Recently I had the pleasure of getting to know the Kootenay community of Cranbrook a little better on my recent photography and writing trip to the city. I was asked to visit the Cranbrook Community Forest and share what I saw and my experiences while there. As a passionate hiker and mountain bike rider I was eager to see why the locals love this parkland so much.
I had a blast experiencing the hiking and the mountain bike trails alongside wonderful locals. For the hiking side of things local well know guide book author and photographer Janice Strong led the way. From the mountain bike side of things local Wildhorse Cycle Club president Ryan Hamilton took us riding on his favorite bike trails. Read my full ZenSeekers story that brought me to the region here; Switchbacks and scenery: Cranbrook’s Community Forest a hub for bikers and hikers.
Cranbrook Community Forest
The Cranbrook Community Forest is a protected wild area of Cranbrook where the locals connect back to earth through the mountains, forest, wildlife, flora and fauna. The forest links the entire Cranbrook region from north to south with endless hiking and biking trails where you can create your own adventure.
Over three decades ago in 1987 the provincial government had the vision to set aside 2000 hectares of land along the north and east boundaries of Cranbrook. Situated prominently in the wide valley of the Rocky Mountain Trench between the Purcell and Rocky Mountain ranges an outdoor enthusiasts playground was created.
This protected land encompasses a mature and well-developed hiking and cycling network easily accessible from the city amenities. Within the park you will find well-marked trails and detailed informative trailhead kiosks at all the major access points.
The forest is divided by highway 95 into two major areas, the Eager Hill section and the Sylvan Lake area. Massive landscapes and stunning views of the iconic Fisher Peak and expansive Steeples Mountain dominate the NE horizon easily seen from the Eager Hill region. While serene lakes, bird watching as well as built up picnic and washroom facilities are some of the amenities you can expect in the Sylvan Lake region of the community forest.
Cranbrook Community Forest : Where to Go
The majority of our hiking and cycling occurred on Eager Hill which can be accessed from the Eager Hill or Fraggle Rock parking lots along highway 95. For hikers the Eager Hill lookout trail is a must do at sunset or sunrise. The vista and scenery with Fisher Peak and Steeples of the Candian Rockies in the distance is stunning and memorable, bring you camera!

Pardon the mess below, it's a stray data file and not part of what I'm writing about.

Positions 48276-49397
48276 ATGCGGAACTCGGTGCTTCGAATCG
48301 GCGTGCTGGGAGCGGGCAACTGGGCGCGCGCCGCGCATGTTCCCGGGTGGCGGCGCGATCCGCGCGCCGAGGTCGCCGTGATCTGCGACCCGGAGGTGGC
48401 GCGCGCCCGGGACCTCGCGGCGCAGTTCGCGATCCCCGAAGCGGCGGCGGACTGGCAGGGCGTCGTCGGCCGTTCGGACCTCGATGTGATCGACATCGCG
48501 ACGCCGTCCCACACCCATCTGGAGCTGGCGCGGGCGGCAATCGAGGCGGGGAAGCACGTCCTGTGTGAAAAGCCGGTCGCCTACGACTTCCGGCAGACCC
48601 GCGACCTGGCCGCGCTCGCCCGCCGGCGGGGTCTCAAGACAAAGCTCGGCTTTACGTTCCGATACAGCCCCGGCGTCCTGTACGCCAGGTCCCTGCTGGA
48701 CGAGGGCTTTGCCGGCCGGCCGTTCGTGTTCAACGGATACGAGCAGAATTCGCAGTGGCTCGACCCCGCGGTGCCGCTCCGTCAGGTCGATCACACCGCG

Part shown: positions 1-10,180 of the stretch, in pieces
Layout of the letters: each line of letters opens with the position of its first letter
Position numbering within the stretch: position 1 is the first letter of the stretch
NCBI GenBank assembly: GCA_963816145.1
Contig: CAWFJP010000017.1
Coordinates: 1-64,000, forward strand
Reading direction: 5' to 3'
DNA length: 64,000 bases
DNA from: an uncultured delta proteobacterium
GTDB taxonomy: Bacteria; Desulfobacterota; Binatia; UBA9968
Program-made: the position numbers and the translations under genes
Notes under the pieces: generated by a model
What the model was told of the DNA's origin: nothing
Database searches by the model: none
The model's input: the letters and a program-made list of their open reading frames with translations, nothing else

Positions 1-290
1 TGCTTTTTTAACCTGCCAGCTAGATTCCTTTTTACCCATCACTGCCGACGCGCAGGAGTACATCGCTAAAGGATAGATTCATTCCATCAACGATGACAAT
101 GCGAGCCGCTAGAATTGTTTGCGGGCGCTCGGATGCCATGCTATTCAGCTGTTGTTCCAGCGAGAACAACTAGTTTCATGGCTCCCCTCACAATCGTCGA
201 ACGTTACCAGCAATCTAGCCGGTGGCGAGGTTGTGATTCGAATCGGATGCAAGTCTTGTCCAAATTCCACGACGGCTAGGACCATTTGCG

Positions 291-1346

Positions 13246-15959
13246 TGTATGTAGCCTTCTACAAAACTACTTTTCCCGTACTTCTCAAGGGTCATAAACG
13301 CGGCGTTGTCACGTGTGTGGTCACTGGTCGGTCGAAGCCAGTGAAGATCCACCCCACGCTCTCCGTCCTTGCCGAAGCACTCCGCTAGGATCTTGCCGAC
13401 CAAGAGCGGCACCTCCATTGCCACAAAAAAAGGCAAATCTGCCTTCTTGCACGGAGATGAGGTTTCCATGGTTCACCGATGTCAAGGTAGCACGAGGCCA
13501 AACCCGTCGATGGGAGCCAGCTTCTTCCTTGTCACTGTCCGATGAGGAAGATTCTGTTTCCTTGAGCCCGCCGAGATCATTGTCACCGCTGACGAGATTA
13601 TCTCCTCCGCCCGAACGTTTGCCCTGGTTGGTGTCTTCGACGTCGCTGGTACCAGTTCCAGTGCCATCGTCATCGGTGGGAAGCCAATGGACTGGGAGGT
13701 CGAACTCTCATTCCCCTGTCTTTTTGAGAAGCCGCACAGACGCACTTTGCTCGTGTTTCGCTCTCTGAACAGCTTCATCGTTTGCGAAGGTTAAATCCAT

For cycling on Eager Hill the brand new loop built by the Wildhorse bike club, R2Dtour is a real treat. Well planned switchbacks and flowly single track allow you to circumnavigate all of the peak of Eager Hill. I wish I had more time to ride more trails in the region as Ryan said the area boasts over 200km of trail. He stated the Roller Coaster downhill is a must do and a fun one for him so this is on my return visit list.
The Sylvan Lake area of the Cranbrook Community forest is a bit more confusing with many more criss-crossed trails so I strongly urge you to use Trailforks there if you are riding. If you are hiking my go to trail resource for digital navigation has always been ViewRanger.
Cranbrook Community Forest on Trailforks
Being a regular mountain bike rider my first resource is always checking with TrailForks online or with the app on my phone.
Cranbrook Community Forest of Google Maps
Love using Google Maps for driving directions? Just use this clickable map to get you there quick and easy. Also did you know you can change your selection to walking and can navigate some of the walking paths right from google maps.
Cranbrook Community Forest Resources
More information on the history, the flora and fauna, where to hike and bike as well as how you can support the forest can be found on the CFCS website. The Cranbrook Community Forest Society was formed in 2000 by passionate concerned citizens that are working to ensure the parkland is beautiful for others to enjoy for years to come.
Hopefully I can return here again soon as not only did I fall in love with the Cranbrook Community Forest but the countless regional trails that link it to other hiking and riding areas. Cranbrook also has many amazing places to eat and recharge at after your outdoor adventure like Soulfood or The Heidout which I both highly recommend. Of course I also want to scramble and stand atop Fisher Peak but that will be a story for another day hopefully.
Looking to extend your Kootenay stay? Consider visiting Ktunaxa Speaking Earth Experience at St. Eugene Resort as an immersive historical and cultural experience to compliment your time outdoors.